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Loudoun County Attorneys > Blog > Federal Crime > Top Three In-Flight Federal Crimes

Top Three In-Flight Federal Crimes

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Many people believe that in-flight conduct is a bit like the Wild West, and the only applicable laws are a mixture of different agency rules. Back in the day, that was true. But an obscure rule change placed almost all in-flight crimes under the jurisdiction of the FBI, at least on domestic flights. Usually, an “in-flight” crime is anything that happens on board from when the door closes to when it opens again.

Alcohol, contributing to many crimes, now flows freely on most flights. This substance often transforms a mild disagreement into something much more intense. Therefore, the number of in-flight incidents is on the rise. Northern Virginia has some of the busiest airports in the country. So, a Manassas federal crimes lawyer often deals with in-flight crimes routinely. Below, we’ve listed some of the most common infractions and some defense to these infractions.

Assault

Saying “excuse me” when you bump another passenger while trying to get to the front of the deplaning line doesn’t excuse the fact that that bump was probably an assault. In fact, it could be an admission of criminal responsibility. Federal law follows the common law definition that an assault is a harmful or offensive touch that was also intentional.

Such cases rarely make it to court. Usually, the alleged victim must file a complaint with the FBI, which (eventually) forwards the complaint to the U.S. Attorney’s Office. The U.S. Attorney then decides whether or not to file charges. The alleged victim is simply a material witness.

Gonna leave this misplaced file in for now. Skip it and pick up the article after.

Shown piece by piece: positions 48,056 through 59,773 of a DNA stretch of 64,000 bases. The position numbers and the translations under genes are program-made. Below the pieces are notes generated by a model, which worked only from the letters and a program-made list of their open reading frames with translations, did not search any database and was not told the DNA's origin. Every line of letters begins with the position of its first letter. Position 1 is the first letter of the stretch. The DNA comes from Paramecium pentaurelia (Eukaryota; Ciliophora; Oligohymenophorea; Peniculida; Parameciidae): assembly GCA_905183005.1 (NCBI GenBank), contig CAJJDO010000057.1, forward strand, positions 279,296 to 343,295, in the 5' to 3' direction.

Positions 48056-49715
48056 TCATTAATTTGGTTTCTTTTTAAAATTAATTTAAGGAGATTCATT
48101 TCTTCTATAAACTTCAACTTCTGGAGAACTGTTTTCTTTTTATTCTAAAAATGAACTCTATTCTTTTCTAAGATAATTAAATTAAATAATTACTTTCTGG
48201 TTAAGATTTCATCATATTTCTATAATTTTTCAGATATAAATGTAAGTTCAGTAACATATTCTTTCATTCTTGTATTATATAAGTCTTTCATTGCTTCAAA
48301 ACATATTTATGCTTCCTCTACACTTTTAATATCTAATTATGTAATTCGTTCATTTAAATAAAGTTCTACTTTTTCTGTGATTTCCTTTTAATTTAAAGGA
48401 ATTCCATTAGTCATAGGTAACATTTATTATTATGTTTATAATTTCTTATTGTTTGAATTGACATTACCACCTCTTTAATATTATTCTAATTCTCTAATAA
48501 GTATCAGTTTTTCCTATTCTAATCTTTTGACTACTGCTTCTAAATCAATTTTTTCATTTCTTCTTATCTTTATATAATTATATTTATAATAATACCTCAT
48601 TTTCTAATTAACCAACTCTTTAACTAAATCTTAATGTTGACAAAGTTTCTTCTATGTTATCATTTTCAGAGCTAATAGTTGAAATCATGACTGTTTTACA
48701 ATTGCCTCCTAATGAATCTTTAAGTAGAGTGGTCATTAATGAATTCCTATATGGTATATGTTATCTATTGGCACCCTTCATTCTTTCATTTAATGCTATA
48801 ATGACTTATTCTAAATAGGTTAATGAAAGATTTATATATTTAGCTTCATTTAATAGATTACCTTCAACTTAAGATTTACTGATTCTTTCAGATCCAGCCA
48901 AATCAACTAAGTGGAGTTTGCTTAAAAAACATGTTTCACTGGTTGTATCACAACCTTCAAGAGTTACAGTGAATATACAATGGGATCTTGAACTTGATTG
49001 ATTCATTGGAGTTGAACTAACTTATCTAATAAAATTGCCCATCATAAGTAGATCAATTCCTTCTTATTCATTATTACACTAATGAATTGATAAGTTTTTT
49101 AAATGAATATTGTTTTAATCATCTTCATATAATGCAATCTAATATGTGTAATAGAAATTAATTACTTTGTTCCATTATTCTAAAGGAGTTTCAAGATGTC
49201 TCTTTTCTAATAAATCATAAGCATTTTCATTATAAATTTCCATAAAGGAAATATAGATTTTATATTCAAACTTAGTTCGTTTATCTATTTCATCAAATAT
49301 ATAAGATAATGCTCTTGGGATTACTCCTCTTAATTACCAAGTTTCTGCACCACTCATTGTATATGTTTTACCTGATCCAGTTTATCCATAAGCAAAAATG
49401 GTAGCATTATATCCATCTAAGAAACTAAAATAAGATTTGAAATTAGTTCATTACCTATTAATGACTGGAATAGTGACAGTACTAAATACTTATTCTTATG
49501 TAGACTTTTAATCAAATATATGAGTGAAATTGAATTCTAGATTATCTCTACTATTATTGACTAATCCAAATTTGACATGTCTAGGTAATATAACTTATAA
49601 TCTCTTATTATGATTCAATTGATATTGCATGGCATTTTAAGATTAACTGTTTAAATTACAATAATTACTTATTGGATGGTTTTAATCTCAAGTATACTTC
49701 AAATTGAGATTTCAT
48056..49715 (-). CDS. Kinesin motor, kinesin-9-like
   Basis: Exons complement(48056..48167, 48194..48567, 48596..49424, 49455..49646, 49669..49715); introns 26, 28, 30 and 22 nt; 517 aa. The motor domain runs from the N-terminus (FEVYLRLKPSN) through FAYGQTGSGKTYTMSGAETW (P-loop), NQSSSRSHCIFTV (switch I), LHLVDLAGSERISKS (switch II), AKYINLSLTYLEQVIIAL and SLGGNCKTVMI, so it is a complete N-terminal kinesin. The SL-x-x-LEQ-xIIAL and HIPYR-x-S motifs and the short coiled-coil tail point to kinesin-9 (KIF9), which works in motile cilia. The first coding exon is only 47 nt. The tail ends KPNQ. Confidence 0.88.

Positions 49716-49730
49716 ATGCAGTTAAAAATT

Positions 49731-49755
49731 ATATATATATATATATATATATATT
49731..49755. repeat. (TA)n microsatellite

These assault victims could file civil assault claims in the district or county where the flight departed. But that’s the subject of another blog.

Alcohol-fueled scuffles that force the plane to make an emergency landing or create a huge onboard disruption are different. These defendants often face criminal charges, and officials might place them on the no-fly list. This list is a subject for a different blog as well.

Robbery

Similarly, returning the carry-on bag you swiped out of the overhead bin is not a defense to robbery. This offense is complete when the defendant takes property without the owner’s permission to deprive the owner of that property’s full use and enjoyment.

Roughly the same process applies. If the alleged victim files a complaint, if the FBI forwards that complaint to prosecutors, and if prosecutors decide to move forward, the defendant could face federal felony charges. But those are a lot of “ifs.”

Interference with the Flight Crew

Airlines have a lot of clout on Capitol Hill, which is why 49 U.S. Code § 46504 infractions often make their way to federal court. These offenses are quite serious. A conviction could mean twenty years in federal prison.

The law is also very broad. It’s not only illegal to intimidate or assault a flight crew member. It’s also illegal to “interfere with the performance of the duties of the member or attendant or lessen the ability of the member or attendant to perform those duties, or attempts or conspires to do such an act.” That laundry list could apply to almost anything, even a smart-alec remark or a minor argument.

A Manassas criminal defense lawyer frequently helps a possible defendant draft a heartfelt apology. Defendants who show sufficient remorse often don’t get prosecuted for these infractions unless their behavior was off the rails.

Count on a Dedicated Loudoun County Lawyer

There’s a big difference between an arrest and a conviction in criminal law. For a free consultation with an experienced criminal defense attorney in Manassas, contact Simms Showers, LLP, Attorneys at Law. Convenient payment plans are available.

Source:

archives.gov/research/investigations/fbi/classifications/164-aircraft-crime.html

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